Previously at borg.com we revealed some convention-exclusive figures and the retro-edition, giant rocket-firing Boba Fett may be the coolest large-sized series action figure ever made.  This past week Gentle Giant revealed its first 2013 San Diego Comic-Con exclusive figure, from its Honey Trap Army line: Whisper, variant:

Whisper variant promo

And the limited-to-100 figures edition sold out almost immediately at a whopping $669 per figure.  What’s the Honey Trap Army?  You won’t find a lot of information about them, other than we saw an excellent display of the four initial character figures at last year’s Comic-Con and artist Kevin Dart either created the comic art that inspired the toy line or was inspired by the toy line to draw the characters.  But there is a video with 1960s music and art design to introduce the toy line:

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GIJOE_IDW Publishing cover B

Well-timed to get G.I. Joe fans psyched for the release next month of G.I. Joe: Retaliation, the big screen sequel to 2009’s G.I. Joe: The Rise of Cobra, IDW Publishing teams up with Hasbro tomorrow to begin a new G.I. Joe monthly comic book series.  And we’ve got a high-res 9-page preview right here for borg.com readers.

Although this isn’t billed as a tie-in comic book series, Issue #1 begins with all the right players: G.I. Joe leader Joe Colton (who we’ll see played by Bruce Willis in the forthcoming movie), team leader Captain Duke Hauser (played in the movie series by Channing Tatum), the no-nonsense Roadblock (played in the movie by Dwayne “The Rock” Johnson), and a classic favorite surprise villain.   Regardless of whether or not there is overlap with the movie, writer Fred Van Lente and artist Steve Kurth give fans just what you’d hope for, a modern, something-for-everyone entry point to the world of Joe, whether or not your initial encounter with G.I. Joe was via the 12-inch Action Men in the 1960s, the Adventure Team in the 1970s, the small-sized action figures in the 1980s, or the various animated series and comic books series over the past 50 years.

GIJoe Issue 1 IDW Publishing alternate cover

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By C.J. Bunce

Outer space looks so peaceful and tranquil from the images we have received over the years from NASA astronauts.  Yet the reality of space is that it is an unforgiving place, and impossible to survive in without adequate protective gear.  Without a space suit you would lose consciousness within seconds because there is no oxygen.  Blood boils and then freezes because of the lack of air pressure.  Extreme changes in temperature would kill you one way or the other:  In sunlight temperatures reach 248 degrees Fahrenheit and in shade temperatures drop to -148 Fahrenheit.  And you’d be exposed to radiation.  Basically, no spacesuit… and you’re done for.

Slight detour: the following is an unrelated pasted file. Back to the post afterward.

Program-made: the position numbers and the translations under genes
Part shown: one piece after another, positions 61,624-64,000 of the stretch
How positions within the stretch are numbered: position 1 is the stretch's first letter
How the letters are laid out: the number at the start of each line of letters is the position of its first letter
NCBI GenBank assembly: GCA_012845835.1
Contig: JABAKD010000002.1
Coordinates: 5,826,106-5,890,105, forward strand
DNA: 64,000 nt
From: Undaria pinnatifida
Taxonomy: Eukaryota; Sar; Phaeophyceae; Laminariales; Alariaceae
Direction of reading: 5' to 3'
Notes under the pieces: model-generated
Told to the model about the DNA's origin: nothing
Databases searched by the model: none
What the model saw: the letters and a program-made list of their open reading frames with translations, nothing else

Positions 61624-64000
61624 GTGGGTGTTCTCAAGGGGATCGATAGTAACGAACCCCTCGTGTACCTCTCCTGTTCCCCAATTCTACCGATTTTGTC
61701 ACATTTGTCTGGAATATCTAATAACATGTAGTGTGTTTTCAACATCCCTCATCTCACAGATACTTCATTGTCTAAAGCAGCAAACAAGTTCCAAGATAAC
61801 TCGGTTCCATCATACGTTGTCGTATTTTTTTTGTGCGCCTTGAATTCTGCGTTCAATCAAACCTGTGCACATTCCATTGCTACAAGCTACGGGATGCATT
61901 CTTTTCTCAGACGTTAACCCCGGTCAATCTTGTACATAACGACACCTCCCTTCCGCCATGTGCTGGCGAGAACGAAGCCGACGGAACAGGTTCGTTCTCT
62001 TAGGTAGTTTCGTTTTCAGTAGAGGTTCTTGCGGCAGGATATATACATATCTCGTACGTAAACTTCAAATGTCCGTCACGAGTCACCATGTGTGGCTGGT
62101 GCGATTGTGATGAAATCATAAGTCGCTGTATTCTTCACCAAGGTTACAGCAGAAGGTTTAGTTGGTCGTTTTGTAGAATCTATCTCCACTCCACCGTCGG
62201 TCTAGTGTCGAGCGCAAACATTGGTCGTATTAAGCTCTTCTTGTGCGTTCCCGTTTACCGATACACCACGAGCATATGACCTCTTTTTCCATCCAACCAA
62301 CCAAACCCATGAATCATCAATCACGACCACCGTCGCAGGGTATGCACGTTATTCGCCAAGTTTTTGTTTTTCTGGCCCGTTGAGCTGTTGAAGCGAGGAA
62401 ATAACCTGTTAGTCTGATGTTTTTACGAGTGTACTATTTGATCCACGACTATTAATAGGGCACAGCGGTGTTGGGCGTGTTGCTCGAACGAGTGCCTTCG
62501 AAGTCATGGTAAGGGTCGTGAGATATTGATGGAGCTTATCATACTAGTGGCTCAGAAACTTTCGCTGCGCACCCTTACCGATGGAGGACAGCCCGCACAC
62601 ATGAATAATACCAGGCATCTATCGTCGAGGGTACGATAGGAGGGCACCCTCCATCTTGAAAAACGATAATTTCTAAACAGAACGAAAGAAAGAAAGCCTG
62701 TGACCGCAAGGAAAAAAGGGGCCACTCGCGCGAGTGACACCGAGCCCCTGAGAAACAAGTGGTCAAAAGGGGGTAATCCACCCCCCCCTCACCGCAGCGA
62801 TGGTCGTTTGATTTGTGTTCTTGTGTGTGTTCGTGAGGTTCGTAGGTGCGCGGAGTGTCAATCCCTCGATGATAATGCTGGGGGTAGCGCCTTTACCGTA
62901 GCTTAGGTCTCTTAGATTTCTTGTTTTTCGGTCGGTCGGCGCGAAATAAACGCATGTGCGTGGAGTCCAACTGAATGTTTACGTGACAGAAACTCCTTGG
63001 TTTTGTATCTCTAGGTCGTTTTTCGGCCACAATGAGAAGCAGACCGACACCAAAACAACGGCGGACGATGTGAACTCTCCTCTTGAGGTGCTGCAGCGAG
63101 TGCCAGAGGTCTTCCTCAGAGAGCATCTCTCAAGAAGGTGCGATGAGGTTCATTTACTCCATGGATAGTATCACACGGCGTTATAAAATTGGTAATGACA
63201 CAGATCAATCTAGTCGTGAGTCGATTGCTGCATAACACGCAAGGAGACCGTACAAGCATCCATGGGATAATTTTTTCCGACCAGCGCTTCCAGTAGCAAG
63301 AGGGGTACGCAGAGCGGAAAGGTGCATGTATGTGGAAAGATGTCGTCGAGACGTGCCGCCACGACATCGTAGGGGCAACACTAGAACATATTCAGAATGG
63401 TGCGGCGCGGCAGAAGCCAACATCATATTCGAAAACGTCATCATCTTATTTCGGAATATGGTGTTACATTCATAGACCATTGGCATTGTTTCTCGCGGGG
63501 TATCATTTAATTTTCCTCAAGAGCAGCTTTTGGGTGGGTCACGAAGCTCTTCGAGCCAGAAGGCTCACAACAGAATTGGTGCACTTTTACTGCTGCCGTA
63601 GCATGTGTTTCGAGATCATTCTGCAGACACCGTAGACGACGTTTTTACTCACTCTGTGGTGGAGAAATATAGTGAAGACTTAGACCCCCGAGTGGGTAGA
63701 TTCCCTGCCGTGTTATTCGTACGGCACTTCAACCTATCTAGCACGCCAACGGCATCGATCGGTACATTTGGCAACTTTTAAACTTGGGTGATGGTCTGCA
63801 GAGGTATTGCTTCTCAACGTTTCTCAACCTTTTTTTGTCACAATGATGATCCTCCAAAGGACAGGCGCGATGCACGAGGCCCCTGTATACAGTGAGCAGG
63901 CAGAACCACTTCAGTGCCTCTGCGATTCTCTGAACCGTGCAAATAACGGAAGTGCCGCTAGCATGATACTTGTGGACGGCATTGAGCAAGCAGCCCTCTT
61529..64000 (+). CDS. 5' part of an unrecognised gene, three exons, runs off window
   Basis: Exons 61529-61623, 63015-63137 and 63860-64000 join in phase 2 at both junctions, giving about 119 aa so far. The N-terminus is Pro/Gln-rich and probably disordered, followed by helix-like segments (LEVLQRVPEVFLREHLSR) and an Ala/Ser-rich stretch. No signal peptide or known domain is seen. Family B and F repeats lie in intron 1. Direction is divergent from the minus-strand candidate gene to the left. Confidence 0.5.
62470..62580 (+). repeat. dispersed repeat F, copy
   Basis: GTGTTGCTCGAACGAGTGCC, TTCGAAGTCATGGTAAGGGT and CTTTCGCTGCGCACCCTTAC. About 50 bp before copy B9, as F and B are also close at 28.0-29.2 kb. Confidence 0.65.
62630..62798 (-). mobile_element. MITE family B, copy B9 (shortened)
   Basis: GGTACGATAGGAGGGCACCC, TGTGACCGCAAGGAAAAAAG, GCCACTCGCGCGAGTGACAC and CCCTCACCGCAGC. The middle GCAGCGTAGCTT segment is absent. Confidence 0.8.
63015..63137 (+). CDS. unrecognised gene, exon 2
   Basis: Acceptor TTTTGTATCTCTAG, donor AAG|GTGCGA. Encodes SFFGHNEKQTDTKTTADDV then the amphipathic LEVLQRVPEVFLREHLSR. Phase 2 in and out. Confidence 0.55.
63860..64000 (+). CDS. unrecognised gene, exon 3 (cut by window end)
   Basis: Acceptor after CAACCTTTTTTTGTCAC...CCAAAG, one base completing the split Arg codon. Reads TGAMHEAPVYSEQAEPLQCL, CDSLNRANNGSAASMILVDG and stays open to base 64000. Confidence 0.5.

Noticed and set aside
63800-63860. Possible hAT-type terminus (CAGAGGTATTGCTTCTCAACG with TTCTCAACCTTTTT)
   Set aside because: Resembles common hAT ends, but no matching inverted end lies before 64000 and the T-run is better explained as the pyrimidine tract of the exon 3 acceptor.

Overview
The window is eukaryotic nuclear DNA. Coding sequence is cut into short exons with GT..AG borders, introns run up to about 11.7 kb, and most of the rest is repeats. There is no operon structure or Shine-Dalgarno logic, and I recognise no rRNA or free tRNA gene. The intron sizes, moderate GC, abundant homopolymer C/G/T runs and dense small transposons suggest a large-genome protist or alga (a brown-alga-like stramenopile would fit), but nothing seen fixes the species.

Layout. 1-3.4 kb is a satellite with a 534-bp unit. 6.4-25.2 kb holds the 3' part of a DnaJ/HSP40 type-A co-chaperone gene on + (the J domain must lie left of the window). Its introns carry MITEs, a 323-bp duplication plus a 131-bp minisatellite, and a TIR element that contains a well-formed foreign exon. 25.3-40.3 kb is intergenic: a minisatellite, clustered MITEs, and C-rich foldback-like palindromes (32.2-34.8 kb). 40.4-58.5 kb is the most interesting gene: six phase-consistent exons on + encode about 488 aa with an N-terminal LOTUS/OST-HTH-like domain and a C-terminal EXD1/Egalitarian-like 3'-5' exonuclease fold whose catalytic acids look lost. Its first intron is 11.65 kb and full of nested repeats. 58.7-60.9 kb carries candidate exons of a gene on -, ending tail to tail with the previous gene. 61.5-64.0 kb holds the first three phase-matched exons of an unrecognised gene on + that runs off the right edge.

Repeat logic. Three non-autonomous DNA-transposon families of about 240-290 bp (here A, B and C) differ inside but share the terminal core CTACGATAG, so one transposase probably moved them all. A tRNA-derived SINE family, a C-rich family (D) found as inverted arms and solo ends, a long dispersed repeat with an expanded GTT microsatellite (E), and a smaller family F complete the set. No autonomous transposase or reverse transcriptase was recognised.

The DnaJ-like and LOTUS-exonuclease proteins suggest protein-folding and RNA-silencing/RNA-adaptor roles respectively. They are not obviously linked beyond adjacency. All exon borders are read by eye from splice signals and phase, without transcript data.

Above is an image of the actual space suits used by American astronauts in the 1960s and 1970s.  I grew up with stories from my dad about being on one of the recovery ships for John Glenn’s (first!) historic space flight.  I was fortunate to have worked with a NASA spacesuit on display at the National Air and Space Museum at the Smithsonian Institution on the Moon Landing’s 20th anniversary, and witnessed the three Apollo 11 astronauts speaking of their journey.  Since then I have met two other men who went to the moon.  On the one hand they are just people like everyone else.  On the other, they all realize they have done something incredible.

Harrison H. Schmitt, the 12th and last man to walk on the moon, at book launch with Elizabeth C. Bunce and C.J. Bunce.

I’ve also been lucky enough to see in person not only the several space capsules in Washington, DC, but something I never thought I’d see when I was a kid–Gus Grissom’s Liberty Bell 7 capsule, cleaned up after being found at the bottom of the Atlantic resulting from his controversial flight.  Real life space travel carries a special kind of magic, and to try to match it, Hollywood has its work cut out for it.

Gus Grissom’s restored Liberty Bell 7 module, now at the Kansas Cosmosphere and Space Center.